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Discharge Factsheet

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Planning your discharge from hospital

We know most people don’t like being in hospital, and once they are over their initial episode of acute illness, staying in hospital isn’t the safest or best place for them to be.  People recover better, are less likely to catch infections and are more likely to regain their best level of independence when they go home or into community-based care.

Our job is to help you through this period when you are acutely unwell, so you can then continue your recovery at home, or in another community setting, like a care home, as soon as possible.

So, even as you join us, we will be planning to discharge you as soon as the clinical team looking after you agree you are medically well enough to leave our care. This is because evidence tells us that going home, or into a temporary care home place, is much better for patients’ wellbeing than a prolonged stay in a hospital bed.

Leaving hospital when you are medically well enough has a number of important benefits for your wellbeing: 

  • You are more likely to have opportunities to move around in your own home, or in a care home, strengthening your muscles and regaining your confidence
  • You are less likely to pick up an infection as you won’t be around sick patients
  • Being in a less busy environment than an acute hospital ward gives you the best chance to rest, sleep well and recover 

If necessary, health and social care staff will provide information, advice and assistance to enable you to leave. Some people may require short term assistance from family and friends when they leave hospital, and some may need a package of care and support to help them live at home.

However, there can sometimes be a delay in getting these support packages arranged, and the present intense pressures on the NHS and the social care system are adding to these delays.

If this happens in your case, it would not be appropriate to keep you in hospital when you no longer need our urgent care.  Not only could it affect your own recovery, but another acutely unwell patient who really needs to come into hospital may have their own treatment delayed.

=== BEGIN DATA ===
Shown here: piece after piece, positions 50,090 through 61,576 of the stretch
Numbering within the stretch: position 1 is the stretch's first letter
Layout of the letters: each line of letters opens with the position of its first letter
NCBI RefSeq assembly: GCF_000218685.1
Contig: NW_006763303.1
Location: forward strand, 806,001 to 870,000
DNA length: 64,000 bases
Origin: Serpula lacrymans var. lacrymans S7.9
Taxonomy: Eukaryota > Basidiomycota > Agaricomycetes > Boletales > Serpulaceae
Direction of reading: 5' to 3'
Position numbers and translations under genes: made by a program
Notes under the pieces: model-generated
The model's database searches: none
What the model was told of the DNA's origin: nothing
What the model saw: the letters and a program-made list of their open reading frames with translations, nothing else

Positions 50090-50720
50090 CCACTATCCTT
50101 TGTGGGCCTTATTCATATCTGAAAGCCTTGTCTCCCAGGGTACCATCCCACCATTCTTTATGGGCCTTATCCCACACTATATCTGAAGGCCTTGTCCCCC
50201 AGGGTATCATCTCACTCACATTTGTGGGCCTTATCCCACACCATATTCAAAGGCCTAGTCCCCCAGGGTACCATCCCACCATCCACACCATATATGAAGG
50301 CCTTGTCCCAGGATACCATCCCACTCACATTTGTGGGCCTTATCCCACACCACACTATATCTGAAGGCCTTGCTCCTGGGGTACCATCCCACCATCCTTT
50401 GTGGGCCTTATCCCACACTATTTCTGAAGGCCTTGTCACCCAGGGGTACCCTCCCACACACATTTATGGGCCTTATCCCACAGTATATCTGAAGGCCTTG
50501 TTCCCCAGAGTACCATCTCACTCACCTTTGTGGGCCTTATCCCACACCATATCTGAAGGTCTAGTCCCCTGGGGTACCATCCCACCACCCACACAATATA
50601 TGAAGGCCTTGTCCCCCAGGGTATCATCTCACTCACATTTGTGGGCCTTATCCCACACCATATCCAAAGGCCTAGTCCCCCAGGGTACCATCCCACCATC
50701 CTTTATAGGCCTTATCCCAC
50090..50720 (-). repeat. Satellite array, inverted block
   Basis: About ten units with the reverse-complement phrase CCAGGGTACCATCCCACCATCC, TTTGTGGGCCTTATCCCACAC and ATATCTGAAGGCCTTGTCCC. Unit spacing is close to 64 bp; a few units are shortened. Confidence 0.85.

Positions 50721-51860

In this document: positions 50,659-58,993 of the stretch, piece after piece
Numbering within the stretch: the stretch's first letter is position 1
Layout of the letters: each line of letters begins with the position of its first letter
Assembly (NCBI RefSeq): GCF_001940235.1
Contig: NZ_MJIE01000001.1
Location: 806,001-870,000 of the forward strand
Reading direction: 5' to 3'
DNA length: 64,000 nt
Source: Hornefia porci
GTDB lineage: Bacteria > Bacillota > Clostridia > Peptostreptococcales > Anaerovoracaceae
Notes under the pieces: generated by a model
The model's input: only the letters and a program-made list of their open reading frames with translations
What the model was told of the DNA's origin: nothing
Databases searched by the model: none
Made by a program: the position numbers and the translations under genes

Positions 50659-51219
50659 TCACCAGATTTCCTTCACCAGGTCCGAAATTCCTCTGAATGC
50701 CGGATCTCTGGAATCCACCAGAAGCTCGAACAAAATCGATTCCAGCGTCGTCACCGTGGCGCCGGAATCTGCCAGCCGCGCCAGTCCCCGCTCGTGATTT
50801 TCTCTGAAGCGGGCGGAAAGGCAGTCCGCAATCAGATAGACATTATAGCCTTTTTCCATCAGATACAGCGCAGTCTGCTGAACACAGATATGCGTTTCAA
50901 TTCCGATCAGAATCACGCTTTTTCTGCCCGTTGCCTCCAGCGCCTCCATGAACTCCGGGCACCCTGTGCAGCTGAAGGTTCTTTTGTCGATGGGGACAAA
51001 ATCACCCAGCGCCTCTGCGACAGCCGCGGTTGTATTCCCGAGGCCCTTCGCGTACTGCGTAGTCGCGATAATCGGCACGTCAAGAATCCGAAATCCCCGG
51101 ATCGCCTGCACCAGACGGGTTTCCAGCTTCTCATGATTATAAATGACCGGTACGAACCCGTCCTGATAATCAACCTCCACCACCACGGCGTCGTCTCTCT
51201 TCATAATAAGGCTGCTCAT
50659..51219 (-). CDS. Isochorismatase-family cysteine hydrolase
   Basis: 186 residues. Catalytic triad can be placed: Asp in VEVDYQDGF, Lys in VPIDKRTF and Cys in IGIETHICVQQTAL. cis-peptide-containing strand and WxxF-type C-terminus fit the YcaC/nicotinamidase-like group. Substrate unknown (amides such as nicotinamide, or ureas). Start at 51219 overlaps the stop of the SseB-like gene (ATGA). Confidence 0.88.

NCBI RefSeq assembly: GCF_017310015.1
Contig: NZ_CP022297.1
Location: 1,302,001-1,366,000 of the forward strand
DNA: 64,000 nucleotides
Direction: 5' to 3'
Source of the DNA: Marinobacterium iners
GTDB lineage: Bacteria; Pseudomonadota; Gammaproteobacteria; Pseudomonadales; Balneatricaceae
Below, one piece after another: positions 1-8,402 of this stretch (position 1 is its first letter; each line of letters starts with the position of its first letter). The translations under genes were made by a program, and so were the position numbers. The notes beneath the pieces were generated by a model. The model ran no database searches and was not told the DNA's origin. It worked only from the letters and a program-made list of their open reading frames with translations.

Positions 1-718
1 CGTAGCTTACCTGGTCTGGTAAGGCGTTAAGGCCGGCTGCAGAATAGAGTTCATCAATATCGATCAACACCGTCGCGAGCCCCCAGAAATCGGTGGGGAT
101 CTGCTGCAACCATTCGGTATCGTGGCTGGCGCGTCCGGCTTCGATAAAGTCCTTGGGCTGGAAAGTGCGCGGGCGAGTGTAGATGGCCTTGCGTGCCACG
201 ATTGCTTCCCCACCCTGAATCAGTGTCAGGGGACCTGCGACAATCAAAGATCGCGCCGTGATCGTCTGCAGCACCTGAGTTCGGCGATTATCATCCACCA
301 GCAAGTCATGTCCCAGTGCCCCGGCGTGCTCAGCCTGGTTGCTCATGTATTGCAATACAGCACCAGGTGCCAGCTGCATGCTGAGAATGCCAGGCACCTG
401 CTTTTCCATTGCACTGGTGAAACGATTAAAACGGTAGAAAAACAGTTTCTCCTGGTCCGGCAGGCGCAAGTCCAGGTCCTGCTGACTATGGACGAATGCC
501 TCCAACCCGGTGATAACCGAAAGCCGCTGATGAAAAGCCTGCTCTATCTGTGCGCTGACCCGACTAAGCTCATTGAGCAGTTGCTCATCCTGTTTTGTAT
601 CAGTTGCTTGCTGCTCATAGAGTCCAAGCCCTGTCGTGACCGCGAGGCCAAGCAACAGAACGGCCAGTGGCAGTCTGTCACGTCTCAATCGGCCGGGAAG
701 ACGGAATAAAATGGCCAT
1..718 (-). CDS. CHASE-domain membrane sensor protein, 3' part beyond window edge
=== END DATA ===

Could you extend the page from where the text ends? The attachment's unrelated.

If possible, please ask your family or friends to help you leave hospital on time or make your own arrangements for additional support so you can go home while you wait for your longer term care packages to be arranged.

If this option is not available to you, we will make all the necessary arrangements to temporarily transfer you to a care home or another appropriate community setting, as soon as possible after your clinical team have agreed you are medically well enough to leave.

As your temporary stay will be a social care provision, your local authority will undertake a financial assessment to work out the amount you will need to contribute. The amount you will pay will be the same as you would need to pay for the service you are waiting for, such as domiciliary care or placement in a care home.

The staff in the hospital will discuss this with you in more detail as necessary.

The Welsh Government patient discharge policy is clear that patients cannot remain in an acute hospital bed while their ongoing care and support is arranged.

If you have any questions, please speak to the nurse in charge of your ward.                       


The medication that you brought into hospital will be returned to you, unless it has been discontinued.

If you have started new medication, you will be given a supply to take home. Your GP will then prescribe more as required. Your medication will be explained to you. There are also written instructions on the packaging, and any additional information will be provided as required.





Rydym yn croesawu gohebiaeth a galwadau ffôn yn y Gymraeg neu'r Saesneg. Atebir gohebiaeth Gymraeg yn y Gymraeg, ac ni fydd hyn yn arwain at oedi. Mae’r dudalen hon ar gael yn Gymraeg drwy bwyso’r botwm ar y dde ar frig y dudalen.

We welcome correspondence and telephone calls in Welsh or English. Welsh language correspondence will be replied to in Welsh, and this will not lead to a delay. This page is available in Welsh by clicking ‘Cymraeg’ at the top right of this page.